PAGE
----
The Mountain Goats at the Empty Bottle
Chicago, February 28, 2004
When the Mountain Goats rolled into town on Saturday, they brought with them a wave of mild weather that lasted the weekend. A 60-degree February day in Chicago is the kind of miracle that the Mountain Goats can conjure up.
I’m a newcomer to the cult of the goat, a fan since 2002’s All Hail West Texas, which blew me away, but the sold out crowd at the Empty Bottle contained folks who’ve been keeping an eye on John Darnielle for nigh on a decade. He and bassist Peter Hughes didn’t disappoint any of us. With a set heavy on songs from their two latest releases on 4AD, Tallahassee and this year’s We Shall All Be Healed, but reaching back to the early days with an obligatory encore of “Cubs in Five,” the duo seemed to enjoy taunting, teasing and pleasing the packed crowd.
Darnielle played his acoustic guitar sitting down the whole time, alternating drinks between Newcastle, Jameson and champagne. Hughes hovered above, looking like Daniel Day Lewis, occasionally swigging whisky from a flask. The emotional intensity of Darnielle’s performance was what you’d expect if you listen to the records. There’s a manic exuberance in the way he reels off his stories of bitter love and hopeless situations.
He gets a lot of credit for his lyrics, and critics are quick to point out the fact that Darnielle is also a writer of prose. His stuff is far too often described as “literate,” which is true, but obvious. (“Nasal” and “bleat” are other words that seem to show up in every article.) Sure, the lyrics are great. But the music has a subtle eloquence that usually gets overlooked. In a recent interview with Magnet magazine, Robyn Hitchcock describes what makes the best songs great is “the feel of the song.” Hitchcock singles out “Whiter Shade of Pale” and “Visions of Johanna” as examples of this: “I don’t know what it’s about, but when you hear it there’s an emotional truth in it.” Darnielle’s best songs have this emotional truth in them, even the ones with obtuse lyrics. There are plenty of Mountain Goats songs that I have never figured out, but I connect with the feel of them, or a line or two hits me particularly hard. Like in “Riches and Wonders” when he sings, “I want to go home, but I am home,” it just gets me. And even though I don’t know what the rest of that song is about, and couldn’t quote another line from it if my life depended on it, the song resonates, makes sense on a non-verbal level, and just works.
There are lots of moments like this on the new album, We Shall All Be Healed. There’s not a lot that I personally connect to among all the bathtub speed freaks who populate this album. But I catch glimpses of “all you tweakers with your hands out” as the “headstones climb up the hills” and I feel it. Adam Yauch wrote, “If you feel what I’m feeling then it’s a musical masterpiece / If you can hear what I’m dealing with then that’s cool at least.” I’m not sure whether or not We Shall All Be Healed is a musical masterpiece, but there are moments when you absolutely feel what the narrator is feeling. In “Your Belgian Things” when he sighs, “A tiger’s never going to change its stripes / I guess / I guess, but Jesus what a mess,” you momentarily give up all hope for any relationship you’ve ever wanted to make better. It’s a tough album to listen to for the toll it takes on your psyche. It’s not easy-listening music. But it’s worth it.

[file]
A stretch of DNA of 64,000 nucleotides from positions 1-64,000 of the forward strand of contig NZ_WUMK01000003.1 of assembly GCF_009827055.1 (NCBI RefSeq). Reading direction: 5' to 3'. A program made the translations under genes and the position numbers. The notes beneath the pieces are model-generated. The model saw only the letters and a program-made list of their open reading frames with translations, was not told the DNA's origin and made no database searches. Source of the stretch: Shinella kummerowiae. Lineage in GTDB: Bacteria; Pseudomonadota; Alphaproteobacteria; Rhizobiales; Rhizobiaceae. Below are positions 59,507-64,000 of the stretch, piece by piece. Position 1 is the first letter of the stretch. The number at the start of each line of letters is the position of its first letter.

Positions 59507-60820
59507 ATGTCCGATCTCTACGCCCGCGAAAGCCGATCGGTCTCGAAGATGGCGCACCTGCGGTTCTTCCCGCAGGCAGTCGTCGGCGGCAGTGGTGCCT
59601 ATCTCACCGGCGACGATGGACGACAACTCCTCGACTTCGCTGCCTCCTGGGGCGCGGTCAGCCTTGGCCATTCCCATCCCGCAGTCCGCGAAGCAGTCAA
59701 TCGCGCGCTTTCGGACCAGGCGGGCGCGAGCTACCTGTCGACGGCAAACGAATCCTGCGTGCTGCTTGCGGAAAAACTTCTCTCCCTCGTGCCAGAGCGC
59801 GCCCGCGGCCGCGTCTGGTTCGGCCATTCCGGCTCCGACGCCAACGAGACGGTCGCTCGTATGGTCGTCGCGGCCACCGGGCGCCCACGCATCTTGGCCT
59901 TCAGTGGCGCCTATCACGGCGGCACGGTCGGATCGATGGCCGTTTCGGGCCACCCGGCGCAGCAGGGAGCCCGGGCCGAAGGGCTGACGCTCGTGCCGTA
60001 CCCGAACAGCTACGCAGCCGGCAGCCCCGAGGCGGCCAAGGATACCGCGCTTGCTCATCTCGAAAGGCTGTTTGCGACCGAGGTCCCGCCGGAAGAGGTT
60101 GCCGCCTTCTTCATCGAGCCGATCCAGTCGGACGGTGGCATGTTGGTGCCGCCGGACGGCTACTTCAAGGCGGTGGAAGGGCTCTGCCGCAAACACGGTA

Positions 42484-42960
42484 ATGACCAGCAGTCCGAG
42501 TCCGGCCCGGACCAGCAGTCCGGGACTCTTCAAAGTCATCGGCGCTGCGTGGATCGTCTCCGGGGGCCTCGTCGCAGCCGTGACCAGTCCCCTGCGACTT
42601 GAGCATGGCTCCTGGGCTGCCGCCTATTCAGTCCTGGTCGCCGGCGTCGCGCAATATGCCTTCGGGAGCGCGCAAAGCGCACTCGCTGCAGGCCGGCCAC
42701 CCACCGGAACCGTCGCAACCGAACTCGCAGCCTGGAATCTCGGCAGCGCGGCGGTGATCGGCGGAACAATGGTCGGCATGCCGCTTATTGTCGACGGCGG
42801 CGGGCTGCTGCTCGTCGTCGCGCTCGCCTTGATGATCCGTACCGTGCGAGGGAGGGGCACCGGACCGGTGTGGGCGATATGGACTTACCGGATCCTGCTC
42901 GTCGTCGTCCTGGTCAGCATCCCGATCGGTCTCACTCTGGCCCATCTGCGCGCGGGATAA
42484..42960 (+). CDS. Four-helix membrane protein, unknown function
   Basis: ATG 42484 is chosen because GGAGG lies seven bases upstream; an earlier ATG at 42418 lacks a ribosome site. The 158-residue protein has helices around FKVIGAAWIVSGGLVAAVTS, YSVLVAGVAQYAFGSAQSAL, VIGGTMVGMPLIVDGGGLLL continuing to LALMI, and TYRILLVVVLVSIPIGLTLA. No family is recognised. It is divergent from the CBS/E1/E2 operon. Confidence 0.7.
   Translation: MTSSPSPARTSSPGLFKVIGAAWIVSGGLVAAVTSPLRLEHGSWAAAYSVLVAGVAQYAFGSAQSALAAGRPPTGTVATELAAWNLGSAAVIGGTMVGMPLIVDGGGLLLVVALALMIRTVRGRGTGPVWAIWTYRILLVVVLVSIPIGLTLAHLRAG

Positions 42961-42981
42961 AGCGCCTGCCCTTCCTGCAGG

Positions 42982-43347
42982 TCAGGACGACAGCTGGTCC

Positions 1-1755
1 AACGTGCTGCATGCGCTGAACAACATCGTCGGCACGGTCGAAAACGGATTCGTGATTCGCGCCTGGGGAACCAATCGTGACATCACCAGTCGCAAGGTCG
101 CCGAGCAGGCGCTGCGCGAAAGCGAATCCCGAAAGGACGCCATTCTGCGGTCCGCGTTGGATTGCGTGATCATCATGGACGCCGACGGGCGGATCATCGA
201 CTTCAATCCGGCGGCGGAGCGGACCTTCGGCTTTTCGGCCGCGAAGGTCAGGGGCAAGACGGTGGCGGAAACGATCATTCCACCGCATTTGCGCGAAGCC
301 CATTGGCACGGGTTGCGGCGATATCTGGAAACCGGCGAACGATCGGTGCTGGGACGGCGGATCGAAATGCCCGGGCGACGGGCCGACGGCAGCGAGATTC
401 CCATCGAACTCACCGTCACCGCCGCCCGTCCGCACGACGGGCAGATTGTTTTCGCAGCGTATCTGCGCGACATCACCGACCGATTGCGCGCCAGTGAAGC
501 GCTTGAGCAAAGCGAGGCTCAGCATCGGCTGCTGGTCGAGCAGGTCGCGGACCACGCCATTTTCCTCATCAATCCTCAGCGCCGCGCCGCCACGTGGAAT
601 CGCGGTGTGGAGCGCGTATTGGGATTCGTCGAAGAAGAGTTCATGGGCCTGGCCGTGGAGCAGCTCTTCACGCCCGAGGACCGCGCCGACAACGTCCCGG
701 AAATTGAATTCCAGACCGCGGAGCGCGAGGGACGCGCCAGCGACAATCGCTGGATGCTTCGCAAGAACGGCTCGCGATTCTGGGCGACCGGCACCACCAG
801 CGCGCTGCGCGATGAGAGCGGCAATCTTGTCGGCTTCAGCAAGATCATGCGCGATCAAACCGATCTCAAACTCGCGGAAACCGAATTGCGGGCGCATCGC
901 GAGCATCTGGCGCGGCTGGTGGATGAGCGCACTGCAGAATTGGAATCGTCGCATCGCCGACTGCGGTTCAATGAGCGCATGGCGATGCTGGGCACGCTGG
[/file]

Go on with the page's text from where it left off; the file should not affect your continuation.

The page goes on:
In concert, Darnielle tempers the emotional damage with humorous anecdotes, comically autistic intros and blatantly genuine appreciation for the ovations his audience showers upon him. He knows we’re rooting for him and for his doomed cast of recurring characters. Whether he’s singing tender lullabies for abusive junkies or scolding an enthusiastically wasted fan for jinxing the Cubs, Darnielle’s almost sociopathic faith in his own words is palpable. You feel the intensity of a religious zealot. The dingy punk rock bar is transformed into an old-time revival as the congregation raises their hands above their heads and shouts out in a fervor. Hallelujah! And as the Mountain Goats pray over us and call upon the Holy Spirit to come down and put a tongue of fire on each of our foreheads, we are all healed.
Be sure to check out the Glorious Noise interview with John Darnielle, and Johnny Loftus’ review of a Mountain Goats show from March, 2002. You can download “Palmcorder Yajna” and “No Children” and lots of other mp3s. There’s also a neat We Shall All Be Healed microsite.
5 thoughts on “The Mountain Goats: Documenting sordid little scenes in living color”
Jake, you truly captured the show. Great article!
So, you liked the show then? You saw the sign, as it were?
One of the things I like best about Darnielle is that — despite the “literate” lyrics — he can also fill the most straightforward language with devastating emotion. In one of the songs on “Sweden” (whose title escapes me at the moment), he sings to his estranged love, “I know you’re changing/Damn you/I know you’re changing/God damn you for that.” It just kills me.
Exactly! And it’s not just the language, it’s his delivery.
absolutely amazing show, and you captured it as always, Jake.
amyc…scary stuff is afoot
i was listening to that song (snow crush killing song) and that exact line was sung as i read your comment.